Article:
What to Expect During Treatment

Fighting cancer is challenging. To help you prepare for the fight, here is a brief outline of what you can expect when you visit your radiation oncologist and begin brachytherapy treatments. The details of some of the steps may differ, depending on your particular case and what type of brachytherapy you receive.

Consultation

A clinical examination is first performed to understand the type and extent of the cancer and your unique treatment needs. This will include investigating the size and position of the tumor and its relation to surrounding tissues and organs. A range of imaging equipment, such as x-ray, ultrasound, computed tomography (CT scan), positron emission tomography (PET scan), and magnetic resonance imaging (MRI), are used to create a detailed picture of the tumor.

Treatment Process & Delivery: HDR Brachytherapy

HDR brachytherapy involves placing a single high-strength radioactive source next to or inside the tumor for a short period of time, usually a few minutes, and then removing it. Your radiation oncologist uses catheters or needles — usually called "applicators" - to direct the radioactive source to the tumor. The applicators are typically placed under anesthesia (local, conscious sedation, spinal or general), depending on the area being treated. After applicators have been inserted, images will be taken in order to optimize the treatment plan and calculate the required source positions and treatment times.

Your clinical team may refine the position of the applicators and the treatment plan before actual treatment begins. This ability to modify the dose after the applicators are placed is an important advantage of HDR brachytherapy; because the computer can control how long this single radiation source remains in each of the catheters, the radiation oncologist is able to control the radiation dose. The tumor can receive a higher dose, while the neighboring tissues receive a lower dose.

After the treatment plan has been finalized, the radiation is delivered to the tumor by a technique known as "afterloading." The applicators are connected to an "afterloader" machine, which contains the radioactive source. Once the afterloader is connected, the clinical team will leave the room to start the treatment from a control area just outside the door. The source will then be automatically extended from the afterloader, via the applicators, to the treatment site. Depending on the treatment site and the dose being delivered, the treatment will last for a number of minutes. After the treatment is completed, the source of radiation is safely returned to the afterloader and there is no radiation left inside the body. Most patients are not required to stay in the hospital and may return home the same day.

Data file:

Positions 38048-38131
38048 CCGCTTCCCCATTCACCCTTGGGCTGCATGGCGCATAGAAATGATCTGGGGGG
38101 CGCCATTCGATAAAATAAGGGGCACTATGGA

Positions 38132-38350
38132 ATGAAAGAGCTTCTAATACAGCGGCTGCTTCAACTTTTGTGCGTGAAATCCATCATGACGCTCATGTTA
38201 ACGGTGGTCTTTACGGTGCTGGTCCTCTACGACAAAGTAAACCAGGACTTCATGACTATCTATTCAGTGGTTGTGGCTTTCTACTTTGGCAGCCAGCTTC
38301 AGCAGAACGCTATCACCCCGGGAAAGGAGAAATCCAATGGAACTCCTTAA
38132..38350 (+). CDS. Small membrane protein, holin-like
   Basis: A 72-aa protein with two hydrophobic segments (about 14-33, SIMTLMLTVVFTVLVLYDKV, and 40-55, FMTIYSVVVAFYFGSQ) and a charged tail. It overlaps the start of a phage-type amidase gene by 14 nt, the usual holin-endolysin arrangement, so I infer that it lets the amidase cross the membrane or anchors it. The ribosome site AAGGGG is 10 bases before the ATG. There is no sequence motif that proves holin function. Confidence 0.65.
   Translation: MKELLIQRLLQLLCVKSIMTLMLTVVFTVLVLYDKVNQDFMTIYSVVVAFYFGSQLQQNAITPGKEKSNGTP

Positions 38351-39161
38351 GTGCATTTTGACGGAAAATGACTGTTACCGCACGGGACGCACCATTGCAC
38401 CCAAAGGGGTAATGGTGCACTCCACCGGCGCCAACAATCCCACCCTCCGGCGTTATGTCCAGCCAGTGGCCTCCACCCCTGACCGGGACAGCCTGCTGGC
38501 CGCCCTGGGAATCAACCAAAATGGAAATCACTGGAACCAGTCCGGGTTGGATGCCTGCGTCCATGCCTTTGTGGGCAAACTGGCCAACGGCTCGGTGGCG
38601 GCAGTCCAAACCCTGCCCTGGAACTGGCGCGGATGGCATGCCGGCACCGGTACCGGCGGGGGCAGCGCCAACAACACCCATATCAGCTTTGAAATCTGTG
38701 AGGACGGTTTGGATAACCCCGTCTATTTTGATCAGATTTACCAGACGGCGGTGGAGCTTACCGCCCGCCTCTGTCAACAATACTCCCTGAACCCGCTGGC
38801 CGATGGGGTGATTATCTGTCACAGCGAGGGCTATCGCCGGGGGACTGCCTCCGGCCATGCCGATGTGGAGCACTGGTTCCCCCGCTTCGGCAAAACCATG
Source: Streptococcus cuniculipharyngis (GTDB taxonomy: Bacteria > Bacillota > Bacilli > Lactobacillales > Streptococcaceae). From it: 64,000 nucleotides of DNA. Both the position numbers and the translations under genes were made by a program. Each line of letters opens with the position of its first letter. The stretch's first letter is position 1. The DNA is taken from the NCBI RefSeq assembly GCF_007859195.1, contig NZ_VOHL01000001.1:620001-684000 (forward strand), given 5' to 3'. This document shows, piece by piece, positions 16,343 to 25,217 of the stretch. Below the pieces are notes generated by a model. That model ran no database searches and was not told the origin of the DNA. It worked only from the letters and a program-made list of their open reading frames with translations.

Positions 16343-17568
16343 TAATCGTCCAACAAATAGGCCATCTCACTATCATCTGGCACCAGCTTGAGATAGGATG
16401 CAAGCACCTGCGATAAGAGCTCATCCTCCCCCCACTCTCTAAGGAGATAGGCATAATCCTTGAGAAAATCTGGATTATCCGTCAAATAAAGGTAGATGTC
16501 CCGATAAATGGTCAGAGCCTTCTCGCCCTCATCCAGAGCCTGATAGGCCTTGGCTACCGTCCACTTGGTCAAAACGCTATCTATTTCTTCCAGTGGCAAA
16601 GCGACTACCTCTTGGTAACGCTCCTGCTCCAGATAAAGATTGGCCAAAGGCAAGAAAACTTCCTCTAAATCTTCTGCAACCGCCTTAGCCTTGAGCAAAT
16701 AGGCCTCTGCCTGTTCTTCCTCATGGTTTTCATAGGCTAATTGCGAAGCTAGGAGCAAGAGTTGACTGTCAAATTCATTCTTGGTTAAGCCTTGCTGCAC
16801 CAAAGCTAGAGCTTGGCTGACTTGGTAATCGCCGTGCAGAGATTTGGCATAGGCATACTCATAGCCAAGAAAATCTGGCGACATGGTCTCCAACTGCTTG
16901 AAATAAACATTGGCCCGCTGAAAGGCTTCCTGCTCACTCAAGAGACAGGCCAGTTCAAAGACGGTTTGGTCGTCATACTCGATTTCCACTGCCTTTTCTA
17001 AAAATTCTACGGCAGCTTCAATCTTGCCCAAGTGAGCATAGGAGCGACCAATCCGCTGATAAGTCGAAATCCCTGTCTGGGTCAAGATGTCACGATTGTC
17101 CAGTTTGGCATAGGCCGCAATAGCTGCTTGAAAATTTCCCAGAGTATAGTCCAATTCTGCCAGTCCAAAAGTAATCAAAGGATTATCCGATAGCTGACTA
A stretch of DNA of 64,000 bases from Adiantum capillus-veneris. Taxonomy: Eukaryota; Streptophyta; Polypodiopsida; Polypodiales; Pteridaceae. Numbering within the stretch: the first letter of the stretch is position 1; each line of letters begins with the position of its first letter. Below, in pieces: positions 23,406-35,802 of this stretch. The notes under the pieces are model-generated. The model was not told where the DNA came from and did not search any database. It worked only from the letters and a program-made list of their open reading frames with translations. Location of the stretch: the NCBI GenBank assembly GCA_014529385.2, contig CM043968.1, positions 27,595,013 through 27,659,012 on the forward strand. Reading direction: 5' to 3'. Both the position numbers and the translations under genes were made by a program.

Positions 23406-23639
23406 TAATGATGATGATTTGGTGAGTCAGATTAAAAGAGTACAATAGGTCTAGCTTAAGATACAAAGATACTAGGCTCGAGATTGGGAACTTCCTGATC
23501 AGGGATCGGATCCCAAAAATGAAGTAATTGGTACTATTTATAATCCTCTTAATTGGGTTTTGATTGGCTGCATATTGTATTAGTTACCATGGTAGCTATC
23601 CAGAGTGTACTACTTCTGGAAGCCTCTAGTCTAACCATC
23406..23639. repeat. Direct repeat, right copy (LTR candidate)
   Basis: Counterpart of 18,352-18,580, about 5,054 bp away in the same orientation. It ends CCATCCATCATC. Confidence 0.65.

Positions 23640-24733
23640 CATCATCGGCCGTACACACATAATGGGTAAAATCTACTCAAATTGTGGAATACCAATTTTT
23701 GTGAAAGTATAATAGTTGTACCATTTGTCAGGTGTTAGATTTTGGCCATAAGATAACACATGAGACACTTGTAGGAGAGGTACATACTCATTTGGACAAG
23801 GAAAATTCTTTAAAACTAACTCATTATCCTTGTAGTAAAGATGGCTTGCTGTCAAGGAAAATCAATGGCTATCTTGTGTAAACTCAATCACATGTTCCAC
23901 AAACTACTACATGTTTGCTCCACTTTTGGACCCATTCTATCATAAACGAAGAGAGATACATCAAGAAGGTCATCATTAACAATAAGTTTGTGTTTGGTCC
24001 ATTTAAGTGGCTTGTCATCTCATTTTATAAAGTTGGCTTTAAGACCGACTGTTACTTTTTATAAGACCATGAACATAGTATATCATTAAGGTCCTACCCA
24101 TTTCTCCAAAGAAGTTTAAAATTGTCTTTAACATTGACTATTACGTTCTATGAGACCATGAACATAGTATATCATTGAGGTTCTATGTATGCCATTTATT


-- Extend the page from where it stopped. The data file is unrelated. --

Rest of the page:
Treatment Process & Delivery: LDR Brachytherapy

LDR brachytherapy involves placing permanent seed implants near the tumor. This technique is most commonly used to treat prostate cancer, and is usually performed under general anesthesia. The treatment team uses an ultrasound to guide the needles into place; then tiny radioactive seeds are injected into the prostate. The seeds give off their radiation at a low dose rate over several weeks or months, depending on the type of seeds used, and then the seeds remain in the prostate gland permanently.

After the seeds have been placed into the prostate gland, you will be slightly radioactive. The radiation oncologist will provide outpatient instructions for how to best avoid exposing family members and others to the radiation. Over the course of 2-6 months, the radiation will "wear out," and you will no longer be radioactive.

Some gynecological cancers may be treated with a type of LDR that involves placing radioactive sources within the cervix and uterus, and the patient stays in the hospital immobilized for up to 30 to 40 hours. Then the sources are removed, and the patient may return home. This technique is not often used, but may be appropriate for some cases.

Follow-Up

Whether you are treated with HDR brachytherapy or LDR brachytherapy, your doctor will monitor your progress over the course of several follow-up appointments. The number of follow up sessions will be determined based on your particular treatment needs. Follow-up appointments are a great time to ask your doctor any questions about how you may be feeling.